One of the most interesting aspects of the movement is that, despite the fact that many of its tactics and talking points come from the White supremacist movement, it presents itself in a way that seems to avoid its racist background. One of the early Patriot movement groups, Posse Comitatus, was founded in 1971 on the West Coast as a vehicle for White supremacism and antisemitism. And yet, explains Daniel Levitas, author of the most comprehensive account of the group, Terrorist Next Door The Militia Movement & the Radical Right, the Posse (as it was called) didn’t look or sound like other White supremacist organizations. “Unlike most other right-wing groups that shared similar beliefs,” Levitas wrote, “the Posse succeeded at joining its conspiracy theories, bigotry, and zest for violence to more mainstream issues, such as banking, land-use planning, environmental regulations, property rights, gun ownership, and race.”
Writing about the Patriot movement of the late 1990s, which had inherited many aspects of the Posse’s organizational model, researcher David Neiwert wrote in his book, In God’s Country: The Patriot Movement and the Pacific Northwest, that the movement “disguises the racial and anti-democratic implications of its agenda and emphasizes, instead, its populist appeal across a broad range of issues, all wrapped in the bright colors of American nationalism.”
One of the other curious elements of the Patriot movement is that it waxes and wanes in phases; in particular it has flourished under Democratic presidencies.
One of the other curious elements of the Patriot movement is that it waxes and wanes in phases; in particular it has flourished under Democratic presidencies. The militia movement coincided with Bill Clinton’s tenure, but soon after George W. Bush came into office, it faded. The current generation emerged with Barack Obama’s election. Apparently Democrats better fit the movement’s Manchurian Candidate-style narratives about the president being a secret Communist agent who is about to betray the nation and is more likely to push for gun control—a core issue for the movement.
Trump isn’t exactly the movement’s ideal candidate; Ted Cruz did more to court Patriots, many of whom supported him in the primary. But quite a number of Trump’s views—his toxic combination of bellicose patriotism, xenophobia and Islamophobia; implicit White nationalism; protectionist but pro-capitalist politics; as well as his thinly veiled threats of violence and penchant for wild conspiracy theories—all hit the same notes as the Patriot movement. And if Trump loses, and Hillary Clinton takes office, the movement could adopt a revolutionary stance. The Patriot milieu is flush with heavily armed followers who are already trained in military tactics. It would only take a small number of them to go underground and start an armed struggle, with the hope of igniting a larger uprising.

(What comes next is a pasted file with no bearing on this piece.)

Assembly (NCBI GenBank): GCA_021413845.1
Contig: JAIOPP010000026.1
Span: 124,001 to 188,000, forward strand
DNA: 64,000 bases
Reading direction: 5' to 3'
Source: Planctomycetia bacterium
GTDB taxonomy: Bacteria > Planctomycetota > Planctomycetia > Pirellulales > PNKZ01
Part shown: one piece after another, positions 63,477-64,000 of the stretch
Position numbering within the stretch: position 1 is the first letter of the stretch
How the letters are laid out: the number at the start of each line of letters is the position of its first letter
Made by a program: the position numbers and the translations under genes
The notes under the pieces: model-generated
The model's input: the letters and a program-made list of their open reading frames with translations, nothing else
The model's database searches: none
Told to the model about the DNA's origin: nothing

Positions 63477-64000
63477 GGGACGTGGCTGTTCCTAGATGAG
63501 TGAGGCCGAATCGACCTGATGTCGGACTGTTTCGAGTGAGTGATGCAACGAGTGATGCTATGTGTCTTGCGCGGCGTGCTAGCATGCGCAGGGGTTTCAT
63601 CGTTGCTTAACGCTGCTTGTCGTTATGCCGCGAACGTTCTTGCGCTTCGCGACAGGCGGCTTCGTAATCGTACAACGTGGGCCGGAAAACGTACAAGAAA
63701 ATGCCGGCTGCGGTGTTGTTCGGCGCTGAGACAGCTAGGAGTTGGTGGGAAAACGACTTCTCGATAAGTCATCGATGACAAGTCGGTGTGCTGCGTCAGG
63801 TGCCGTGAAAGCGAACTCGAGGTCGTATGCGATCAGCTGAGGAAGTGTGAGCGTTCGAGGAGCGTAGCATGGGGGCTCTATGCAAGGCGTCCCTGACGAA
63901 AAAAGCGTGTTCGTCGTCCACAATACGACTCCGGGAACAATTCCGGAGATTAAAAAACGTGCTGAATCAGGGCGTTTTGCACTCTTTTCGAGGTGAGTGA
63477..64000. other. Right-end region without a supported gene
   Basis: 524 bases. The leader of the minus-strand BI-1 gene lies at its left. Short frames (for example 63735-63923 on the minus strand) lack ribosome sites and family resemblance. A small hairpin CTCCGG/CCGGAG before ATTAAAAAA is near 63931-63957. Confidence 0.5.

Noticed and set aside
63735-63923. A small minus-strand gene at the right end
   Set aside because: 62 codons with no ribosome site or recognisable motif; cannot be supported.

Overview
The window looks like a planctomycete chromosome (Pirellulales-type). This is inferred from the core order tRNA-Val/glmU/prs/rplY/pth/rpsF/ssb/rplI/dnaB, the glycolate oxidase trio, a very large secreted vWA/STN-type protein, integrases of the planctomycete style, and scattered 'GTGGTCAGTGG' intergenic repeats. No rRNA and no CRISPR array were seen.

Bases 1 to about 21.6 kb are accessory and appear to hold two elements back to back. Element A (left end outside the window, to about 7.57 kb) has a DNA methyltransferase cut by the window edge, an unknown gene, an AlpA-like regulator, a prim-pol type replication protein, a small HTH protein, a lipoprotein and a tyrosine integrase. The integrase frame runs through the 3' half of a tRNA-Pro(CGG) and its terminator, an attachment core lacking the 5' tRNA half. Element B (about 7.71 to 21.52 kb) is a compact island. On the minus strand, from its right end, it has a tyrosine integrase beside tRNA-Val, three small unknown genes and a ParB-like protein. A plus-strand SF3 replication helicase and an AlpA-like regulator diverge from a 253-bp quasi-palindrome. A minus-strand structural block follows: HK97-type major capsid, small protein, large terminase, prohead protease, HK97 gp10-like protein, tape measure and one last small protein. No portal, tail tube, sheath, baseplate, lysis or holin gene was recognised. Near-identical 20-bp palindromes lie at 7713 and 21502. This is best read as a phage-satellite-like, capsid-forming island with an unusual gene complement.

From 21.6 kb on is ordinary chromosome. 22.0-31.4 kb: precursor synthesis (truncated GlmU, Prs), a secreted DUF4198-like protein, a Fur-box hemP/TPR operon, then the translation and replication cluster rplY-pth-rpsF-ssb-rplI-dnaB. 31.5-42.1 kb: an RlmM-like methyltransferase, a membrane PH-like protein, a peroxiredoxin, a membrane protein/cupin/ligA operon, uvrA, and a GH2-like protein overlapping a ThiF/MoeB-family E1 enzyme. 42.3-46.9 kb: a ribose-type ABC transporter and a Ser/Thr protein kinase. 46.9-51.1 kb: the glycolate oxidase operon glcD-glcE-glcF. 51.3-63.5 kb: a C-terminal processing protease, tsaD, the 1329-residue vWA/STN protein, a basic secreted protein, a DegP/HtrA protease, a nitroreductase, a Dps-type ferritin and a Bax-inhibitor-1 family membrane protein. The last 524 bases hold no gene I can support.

THE PATRIOT MOVEMENT’S THREE WAVES
In Right Wing Populism in America Too Close for Comfort, author Matthew Lyons and former PRA senior analyst Chip Berlet write that, “The Patriot movement was bracketed on the reformist side by the [John] Birch Society and the conspiracist segment of the Christian Right, and on the insurgent side by the Liberty Lobby and groups promoting themes historically associated with White supremacy and antisemitism.” However, groups that are the backbone of the movement today are armed, or advocate actions that are beyond the bounds of the existing law—or both. This movement has had three identifiable waves.
The group that set the organizing template for both the 1990s militia movement and the most active elements of the current Patriot movement was the Posse Comitatus (Latin for “power of the county”). The proposed outline for the group was first published in 1971 by William Potter Gale, a self-proclaimed minister in the racist and antisemitic Christian Identity religion, which holds that Jews are children of Satan and people of color are “mud people.” Gale, a veteran of several Hard Right groups, developed a new politics of White supremacy and antisemitism that took a different direction than post-war U.S. neo-Nazism, which at the time was still a newcomer to the political scene. Instead of seeking an authoritarian, centralized state government with references to mid-nineteenth century European political imagery and promises of active government intervention, Gale promoted a vision of radical decentralization that relied on the founding symbols and texts of the U.S. liberal system. Gale’s vision of White supremacy was dressed up in the Constitution and cowboy imagery—not Mein Kampf and swastika armbands.
Gale’s vision of White supremacy was dressed up in the Constitution and cowboy imagery—not Mein Kampf and swastika armbands.